To Store Renewable Energy, Try Freezing Air

on January 3, 2020

The system that supplies clean electricity to Vermont is not exactly a model of Yankee ingenuity.

In 2011, the state adopted a plan to get 90% of its power from renewable sources by 2050. That led to a surge of wind-generated power from the northeastern part of the state and an expansion of solar.

But transmission lines in this sparsely populated part of Vermont have such low capacity that much of the renewable energy is often unavailable because the lines are too congested. The state was deprived of another form of emission-free power in 2014 when an aging nuclear power plant called Vermont Yankee was permanently shut down.

So what can Vermont do?

A British company called Highview Power proposes a novel solution: a storage system that uses renewable electricity from solar or wind to freeze air into a liquid state where it can be kept in insulated storage tanks for hours or even weeks.

The frozen air is allowed to warm and turn itself back into a gas. It expands so quickly that its power can spin a turbine for an electric generator. The resulting electricity is fed into transmission lines when they are not congested.

“Vermont has transmission issues,” explained Salvatore Minopoli, vice president of Highview’s USA affiliate. “It’s a situation that many places in the U.S. are dealing with where renewable energy is being deployed more and more. It’s power that’s intermittent. They need something to balance their system out.”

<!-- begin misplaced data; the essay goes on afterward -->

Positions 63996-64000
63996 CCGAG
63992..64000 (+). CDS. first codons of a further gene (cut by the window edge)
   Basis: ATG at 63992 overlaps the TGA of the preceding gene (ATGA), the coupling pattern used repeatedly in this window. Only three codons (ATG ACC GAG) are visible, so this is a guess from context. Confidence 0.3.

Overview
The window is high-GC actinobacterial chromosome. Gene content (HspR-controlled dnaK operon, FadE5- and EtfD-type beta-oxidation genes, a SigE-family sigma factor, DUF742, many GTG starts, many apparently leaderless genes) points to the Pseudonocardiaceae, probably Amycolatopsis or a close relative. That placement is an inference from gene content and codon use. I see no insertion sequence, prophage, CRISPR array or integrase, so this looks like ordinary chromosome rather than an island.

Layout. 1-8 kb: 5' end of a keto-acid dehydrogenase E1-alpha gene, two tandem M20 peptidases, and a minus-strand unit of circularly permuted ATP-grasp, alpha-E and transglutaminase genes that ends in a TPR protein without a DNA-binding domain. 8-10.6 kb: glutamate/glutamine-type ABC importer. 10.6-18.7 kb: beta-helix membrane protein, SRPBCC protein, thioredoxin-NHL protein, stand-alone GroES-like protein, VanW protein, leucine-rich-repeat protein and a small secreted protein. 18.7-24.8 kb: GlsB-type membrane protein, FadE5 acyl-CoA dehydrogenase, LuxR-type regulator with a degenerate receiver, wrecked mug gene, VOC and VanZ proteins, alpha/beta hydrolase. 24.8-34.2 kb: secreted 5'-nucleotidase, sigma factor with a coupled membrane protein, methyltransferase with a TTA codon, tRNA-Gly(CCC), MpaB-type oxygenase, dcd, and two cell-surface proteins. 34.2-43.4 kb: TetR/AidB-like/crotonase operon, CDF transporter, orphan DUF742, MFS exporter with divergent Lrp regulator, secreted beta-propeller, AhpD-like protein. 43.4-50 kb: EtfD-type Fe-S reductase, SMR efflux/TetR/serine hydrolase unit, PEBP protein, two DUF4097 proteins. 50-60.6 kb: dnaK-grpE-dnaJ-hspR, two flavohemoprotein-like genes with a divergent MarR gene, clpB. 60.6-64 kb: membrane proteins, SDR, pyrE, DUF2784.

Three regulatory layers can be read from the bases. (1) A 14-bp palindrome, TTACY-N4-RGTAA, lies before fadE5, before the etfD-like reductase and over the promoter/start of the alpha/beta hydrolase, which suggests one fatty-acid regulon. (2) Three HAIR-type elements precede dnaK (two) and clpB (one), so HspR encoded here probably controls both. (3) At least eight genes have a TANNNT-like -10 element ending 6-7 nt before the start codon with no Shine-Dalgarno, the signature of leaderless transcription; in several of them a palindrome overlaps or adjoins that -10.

Minopoli said that “the longer duration of your energy storage, the more economical it is for a Highview system,” rather than using big electric storage batteries.

For years, utilities have tried other non-battery approaches. One is pumped storage, where utilities use electricity to pump water uphill when power is cheap, and then let it flow down through a generator, creating electric power when it is more expensive.

Some utilities even pump air into played-out natural gas fields, compressing it to spin turbines when it’s released. But Minopoli pointed out that the Highview approach doesn’t need hills or abandoned gas fields. It can be built on a 2-acre site almost anywhere.

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Fractal Energy Storage ConsultantsTo Store Renewable Energy, Try Freezing Air